Fact: Not everyone with a family history of prostate cancer will get it. In general, a positive family history will double the risk compared to the general population, but overall it is still less. Such patients and individuals may need genetic testing and proper screening, and we can easily detect and treat prostate cancer in them.

Myth 3: Prostate cancer treatment always causes incontinence/sexual dysfunction

Fact: While radical surgical treatment can lead to mild incontinence/impotence; with current advances in laparoscopic and robotic surgery and better radiation techniques, many men are essentially normal after therapy

Myth 4: Elevated serum PSA is always prostate cancer

Fact: Elevations in serum PSA can occur with a variety of conditions, ranging from a simple physical exam to prostate infection and surgery to prostate cancer. A rising level should be the trigger to look for prostate cancer, but it’s usually due to a benign enlargement of the gland. Currently, serum PSA is used as a screening tool to identify prostate cancer early after discussing the risks and benefits of early prostate cancer treatment

Myth 5: Prostate cancer always needs surgery and radiation for treatment

Fact: The treatment of prostate cancer is multidisciplinary and often includes minimally invasive surgery such as robotic or laparoscopic surgery and/or radiotherapy. Advanced cases may require different types of chemotherapy, immunotherapy, etc. That said, there are a number of low-grade prostate cancers that can be kept quite safe on Active Surveillance. In fact, many patients die of prostate cancer rather than prostate cancer, as it is usually one of the most indolent cancers in humans.

Dr Muruganandham K, Senior Consultant and Head, Department of Urology and Kidney Transplantation at Chennai’s Gleneagles Global Health City, added to the list:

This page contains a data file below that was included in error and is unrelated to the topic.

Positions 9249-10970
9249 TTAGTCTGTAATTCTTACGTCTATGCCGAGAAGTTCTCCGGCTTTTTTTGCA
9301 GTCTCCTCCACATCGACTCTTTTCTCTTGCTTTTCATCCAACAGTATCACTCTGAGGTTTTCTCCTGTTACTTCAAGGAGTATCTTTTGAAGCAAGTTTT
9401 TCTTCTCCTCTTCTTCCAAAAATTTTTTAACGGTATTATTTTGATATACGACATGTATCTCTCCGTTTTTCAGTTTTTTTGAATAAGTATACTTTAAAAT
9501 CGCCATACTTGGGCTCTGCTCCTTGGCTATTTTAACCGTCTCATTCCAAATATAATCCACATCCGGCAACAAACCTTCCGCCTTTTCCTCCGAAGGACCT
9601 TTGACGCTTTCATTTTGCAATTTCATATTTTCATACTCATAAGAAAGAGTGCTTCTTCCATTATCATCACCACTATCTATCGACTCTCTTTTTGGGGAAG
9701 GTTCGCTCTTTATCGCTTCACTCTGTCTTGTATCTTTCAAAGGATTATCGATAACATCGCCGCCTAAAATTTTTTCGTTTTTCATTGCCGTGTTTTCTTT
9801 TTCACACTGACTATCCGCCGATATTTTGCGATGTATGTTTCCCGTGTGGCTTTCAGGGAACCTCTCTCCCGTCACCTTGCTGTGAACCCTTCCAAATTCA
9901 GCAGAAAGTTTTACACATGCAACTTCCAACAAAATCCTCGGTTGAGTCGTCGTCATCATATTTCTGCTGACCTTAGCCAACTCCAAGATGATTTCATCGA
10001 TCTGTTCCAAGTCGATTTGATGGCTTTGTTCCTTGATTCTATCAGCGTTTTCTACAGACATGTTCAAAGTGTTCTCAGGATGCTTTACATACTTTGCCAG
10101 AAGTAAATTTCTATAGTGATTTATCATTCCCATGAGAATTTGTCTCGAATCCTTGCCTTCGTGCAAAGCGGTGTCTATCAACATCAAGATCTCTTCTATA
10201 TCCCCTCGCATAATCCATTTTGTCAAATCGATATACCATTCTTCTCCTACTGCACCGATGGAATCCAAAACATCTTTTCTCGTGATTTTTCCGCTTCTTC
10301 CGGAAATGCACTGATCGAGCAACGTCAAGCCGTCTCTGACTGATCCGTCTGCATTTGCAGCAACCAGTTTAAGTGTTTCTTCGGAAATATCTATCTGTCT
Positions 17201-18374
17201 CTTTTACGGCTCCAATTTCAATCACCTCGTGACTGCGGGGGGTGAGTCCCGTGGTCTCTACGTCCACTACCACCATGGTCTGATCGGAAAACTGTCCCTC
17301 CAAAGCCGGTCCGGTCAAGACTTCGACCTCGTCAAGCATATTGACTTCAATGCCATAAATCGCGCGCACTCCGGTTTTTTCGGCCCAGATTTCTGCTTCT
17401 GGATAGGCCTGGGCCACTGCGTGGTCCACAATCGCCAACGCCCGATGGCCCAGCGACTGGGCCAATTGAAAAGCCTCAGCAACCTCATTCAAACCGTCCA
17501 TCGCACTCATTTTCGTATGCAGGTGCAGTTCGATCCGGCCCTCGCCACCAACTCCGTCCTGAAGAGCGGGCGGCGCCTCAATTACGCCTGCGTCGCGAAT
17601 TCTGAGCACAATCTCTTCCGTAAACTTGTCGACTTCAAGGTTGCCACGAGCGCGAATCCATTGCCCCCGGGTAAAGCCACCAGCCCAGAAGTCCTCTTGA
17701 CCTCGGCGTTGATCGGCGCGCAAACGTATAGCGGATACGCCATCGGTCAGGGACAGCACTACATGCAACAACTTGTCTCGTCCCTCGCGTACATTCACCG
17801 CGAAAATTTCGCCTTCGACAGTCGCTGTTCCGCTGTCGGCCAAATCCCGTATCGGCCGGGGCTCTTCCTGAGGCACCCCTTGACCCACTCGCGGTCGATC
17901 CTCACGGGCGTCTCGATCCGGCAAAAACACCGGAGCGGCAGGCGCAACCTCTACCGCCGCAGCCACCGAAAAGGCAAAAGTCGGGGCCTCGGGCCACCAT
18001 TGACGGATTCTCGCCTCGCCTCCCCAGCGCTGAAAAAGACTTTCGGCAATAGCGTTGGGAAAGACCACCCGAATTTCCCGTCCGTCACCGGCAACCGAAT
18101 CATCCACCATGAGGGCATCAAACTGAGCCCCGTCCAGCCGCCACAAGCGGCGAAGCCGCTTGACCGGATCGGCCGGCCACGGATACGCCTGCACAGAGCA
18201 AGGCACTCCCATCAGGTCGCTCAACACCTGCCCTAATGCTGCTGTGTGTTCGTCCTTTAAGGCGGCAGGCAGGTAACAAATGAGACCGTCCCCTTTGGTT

Myth 1: All urinary symptoms are due to prostate in men

Fact: Urinary symptoms can also be caused by bladder problems, urinary tract infections, urinary stones, and other medical conditions.

Myth 2: The bigger the prostate, the worse urinary symptoms are

Fact: While this may seem logical, it is not true. In some cases, significant swelling can result in minimal symptoms, while minor swelling causes serious complications.

Myth 3: Benign enlargement of the prostate can become cancer in the long term

Fact: Early symptoms are close to prostate cancer, but BPH itself is a non-cancerous condition.

Myth 4: BPH only affects men in their 70s and 80s

Fact: Age is a risk factor, but not a dividing line. Even men in their 50s can have BPH

Myth 5: There is a strong link between sexual function and prostate enlargement

Fact: Neither irregular sexual activity nor frequent sexual activity has been shown to affect the rate of BPH or prostate cancer

Myth 6: BPH is part of aging and there’s not much you can do about it

Fact: Lifestyle changes and safe medications help improve the quality of life of prostate patients.

Myth 7: All BPH Patients Need Treatment

Fact: Prostate enlargement alone does not warrant medical treatment. Needs further clinical evaluation by a urologist to rule out prostate cancer and to decide on treatment

Myth 8: Take Excess Water When You Have Urinary Problems

Fact: Taking excess water will not help with many of the prostate-related symptoms and sometimes it can worsen existing symptoms or endanger life.

Myth 9: I have no symptoms…so I don’t have prostate cancer

Fact: Prostate cancers can be completely symptom-free in the early stages

Myth 10: Surgical treatment of prostate is very risky

Fact: Minimally invasive surgical procedures are safe and effective in relieving symptoms and improving quality of life

According to Dr. Ramesh K Juvekar, symptoms of prostate obstruction when PSA screening along with biopsy can diagnose prostate cancer in suspected cases, therefore PSA screening is mandatory in elderly patients every year. Routine ultrasound along with PSA screening. If PSA is high above the prescribed level, a prostate biopsy is done under ultrasound guidance. If the biopsy is positive, further testing should be done to detect the spread of prostate cancer. Any patient with prostate symptoms should report to the urologist and not a doctor for screening of their prostate symptoms